Graham Dugoni was at a music festival when he saw something that bothered him. Strangers filmed a guy dancing at the concert and uploaded the video to YouTube because they thought it was funny.

It made Dugoni think about two things; how much privacy can people expect in public? And are people missing out on communal events because they’re staring at their phones?

His solution…? Take phones out of the mix and let the experience happen without them. He wanted to find a way to combat people’s smartphone addiction.

Dugoni founded Yondr, a company whose small, gray pouches swallow phones and lock them away from the eyes of their addicted owners.

Now people entering certain public spaces; like schools, courthouses, or concerts, can be asked to slip their phone in a Yondr pouch  so they can’t film, text, or be distracted by them.

The pouches can be rented for a single event or on extended leases. So far they are being used in more than 600 U.S. schools!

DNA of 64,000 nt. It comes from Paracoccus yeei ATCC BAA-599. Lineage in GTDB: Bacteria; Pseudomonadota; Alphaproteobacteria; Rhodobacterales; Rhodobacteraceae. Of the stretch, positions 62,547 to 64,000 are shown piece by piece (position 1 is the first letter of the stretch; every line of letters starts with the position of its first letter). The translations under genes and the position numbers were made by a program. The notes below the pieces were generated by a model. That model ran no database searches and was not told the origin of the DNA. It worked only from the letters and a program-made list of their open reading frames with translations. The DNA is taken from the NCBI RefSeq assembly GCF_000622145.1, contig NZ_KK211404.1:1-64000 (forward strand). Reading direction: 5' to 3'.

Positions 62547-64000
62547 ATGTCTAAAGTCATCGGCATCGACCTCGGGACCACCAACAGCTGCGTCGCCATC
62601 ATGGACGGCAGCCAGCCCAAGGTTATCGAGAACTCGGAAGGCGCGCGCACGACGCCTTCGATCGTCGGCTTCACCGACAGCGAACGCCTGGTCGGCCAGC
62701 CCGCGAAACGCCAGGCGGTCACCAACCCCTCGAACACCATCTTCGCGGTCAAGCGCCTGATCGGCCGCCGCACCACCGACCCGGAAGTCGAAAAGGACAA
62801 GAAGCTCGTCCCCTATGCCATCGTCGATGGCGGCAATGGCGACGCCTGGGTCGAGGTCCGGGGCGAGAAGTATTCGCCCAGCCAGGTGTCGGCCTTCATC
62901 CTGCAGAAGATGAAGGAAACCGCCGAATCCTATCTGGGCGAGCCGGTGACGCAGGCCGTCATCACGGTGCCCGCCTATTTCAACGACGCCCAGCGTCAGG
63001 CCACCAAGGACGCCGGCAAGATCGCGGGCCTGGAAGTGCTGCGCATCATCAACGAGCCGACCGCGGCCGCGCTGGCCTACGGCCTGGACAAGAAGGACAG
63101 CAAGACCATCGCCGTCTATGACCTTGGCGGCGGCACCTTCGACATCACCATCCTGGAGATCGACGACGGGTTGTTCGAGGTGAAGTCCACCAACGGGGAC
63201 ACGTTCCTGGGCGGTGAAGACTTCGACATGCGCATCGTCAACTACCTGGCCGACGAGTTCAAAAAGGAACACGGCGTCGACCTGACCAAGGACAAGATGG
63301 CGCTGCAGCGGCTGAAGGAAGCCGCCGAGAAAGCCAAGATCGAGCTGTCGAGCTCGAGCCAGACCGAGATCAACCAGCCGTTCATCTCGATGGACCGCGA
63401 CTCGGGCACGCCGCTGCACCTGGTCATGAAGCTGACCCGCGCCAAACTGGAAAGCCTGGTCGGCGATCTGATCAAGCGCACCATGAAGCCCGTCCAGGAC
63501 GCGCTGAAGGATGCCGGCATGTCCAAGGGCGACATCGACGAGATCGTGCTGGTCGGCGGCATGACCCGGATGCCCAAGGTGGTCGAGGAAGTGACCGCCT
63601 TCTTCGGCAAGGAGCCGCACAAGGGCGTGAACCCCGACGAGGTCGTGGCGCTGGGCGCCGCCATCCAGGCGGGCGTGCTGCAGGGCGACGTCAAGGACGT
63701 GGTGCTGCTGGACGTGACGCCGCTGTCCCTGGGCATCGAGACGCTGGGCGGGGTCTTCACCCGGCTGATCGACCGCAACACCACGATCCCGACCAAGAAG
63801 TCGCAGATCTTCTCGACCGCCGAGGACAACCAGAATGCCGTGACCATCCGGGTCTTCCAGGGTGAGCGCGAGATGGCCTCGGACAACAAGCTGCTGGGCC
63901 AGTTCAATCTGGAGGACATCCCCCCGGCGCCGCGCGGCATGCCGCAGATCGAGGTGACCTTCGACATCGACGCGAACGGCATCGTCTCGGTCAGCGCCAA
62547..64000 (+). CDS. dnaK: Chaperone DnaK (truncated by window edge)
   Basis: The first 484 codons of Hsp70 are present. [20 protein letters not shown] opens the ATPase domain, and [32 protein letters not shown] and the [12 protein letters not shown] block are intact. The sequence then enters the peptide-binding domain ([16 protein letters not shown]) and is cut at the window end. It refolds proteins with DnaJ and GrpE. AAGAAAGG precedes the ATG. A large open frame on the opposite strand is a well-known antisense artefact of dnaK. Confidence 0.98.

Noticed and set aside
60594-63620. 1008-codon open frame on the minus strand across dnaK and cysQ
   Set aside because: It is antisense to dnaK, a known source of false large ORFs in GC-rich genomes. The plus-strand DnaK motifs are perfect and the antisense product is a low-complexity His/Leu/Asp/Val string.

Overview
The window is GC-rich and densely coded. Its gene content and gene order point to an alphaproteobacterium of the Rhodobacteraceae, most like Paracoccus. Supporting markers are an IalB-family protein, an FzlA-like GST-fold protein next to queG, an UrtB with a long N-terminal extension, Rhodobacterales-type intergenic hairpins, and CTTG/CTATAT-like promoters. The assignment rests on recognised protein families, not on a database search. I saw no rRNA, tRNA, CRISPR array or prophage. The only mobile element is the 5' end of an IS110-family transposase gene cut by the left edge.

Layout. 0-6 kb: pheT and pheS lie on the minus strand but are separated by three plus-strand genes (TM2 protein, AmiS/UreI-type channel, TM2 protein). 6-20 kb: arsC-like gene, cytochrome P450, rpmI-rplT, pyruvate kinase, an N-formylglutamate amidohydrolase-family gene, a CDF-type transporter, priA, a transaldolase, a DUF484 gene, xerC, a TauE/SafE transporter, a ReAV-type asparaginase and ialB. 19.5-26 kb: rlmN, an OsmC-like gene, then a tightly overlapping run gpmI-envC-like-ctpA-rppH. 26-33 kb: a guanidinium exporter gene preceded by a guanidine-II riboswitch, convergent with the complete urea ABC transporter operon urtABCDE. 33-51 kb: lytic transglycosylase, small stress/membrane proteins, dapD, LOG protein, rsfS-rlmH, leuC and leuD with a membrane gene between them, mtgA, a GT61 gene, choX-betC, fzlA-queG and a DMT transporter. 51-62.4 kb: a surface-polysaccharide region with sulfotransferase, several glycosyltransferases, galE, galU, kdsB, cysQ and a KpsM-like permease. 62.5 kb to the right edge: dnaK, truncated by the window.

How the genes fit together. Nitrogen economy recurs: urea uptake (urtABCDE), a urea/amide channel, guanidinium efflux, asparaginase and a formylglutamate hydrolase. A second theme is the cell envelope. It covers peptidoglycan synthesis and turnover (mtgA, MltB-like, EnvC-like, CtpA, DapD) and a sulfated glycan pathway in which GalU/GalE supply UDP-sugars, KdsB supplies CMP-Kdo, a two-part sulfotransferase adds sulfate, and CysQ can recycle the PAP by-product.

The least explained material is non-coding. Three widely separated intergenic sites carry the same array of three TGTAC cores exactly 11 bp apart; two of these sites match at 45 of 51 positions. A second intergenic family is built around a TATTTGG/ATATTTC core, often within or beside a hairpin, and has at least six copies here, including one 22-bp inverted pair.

Smartphone Lockdown Shows Positive Results

At San Lorenzo High School in California, which requires students to Yondr their phones from the beginning of first period, the difference has been measurable.

Grades have gone up and discipline problems have dropped, said principal Allison Silvestri. Referrals for defiance and disrespect are down 82 percent. Before Yondr, most arguments between students and teachers were over using phones in class. No more.

There was another positive effect, Silvestri said. “Students are interacting, talking to each other, reading, kicking a ball, socializing — because they’re not standing in a circle texting each other.”

Could making schools into phone-free zones be the next big thing? Locking away smartphones does improve focus and behavior, so maybe.

Some performers, like Dave Chappelle, are already making it a rule for audience members to lock phones away during their show.

In the end, Dugoni wants people to ask themselves: Do I have a smartphone addiction? What is the point of all those instantaneous texts, shares and likes?  Do they really have a place in a classroom setting?

It will be interesting to see if more schools adopt this type of technology to keep student smartphone use at bay.


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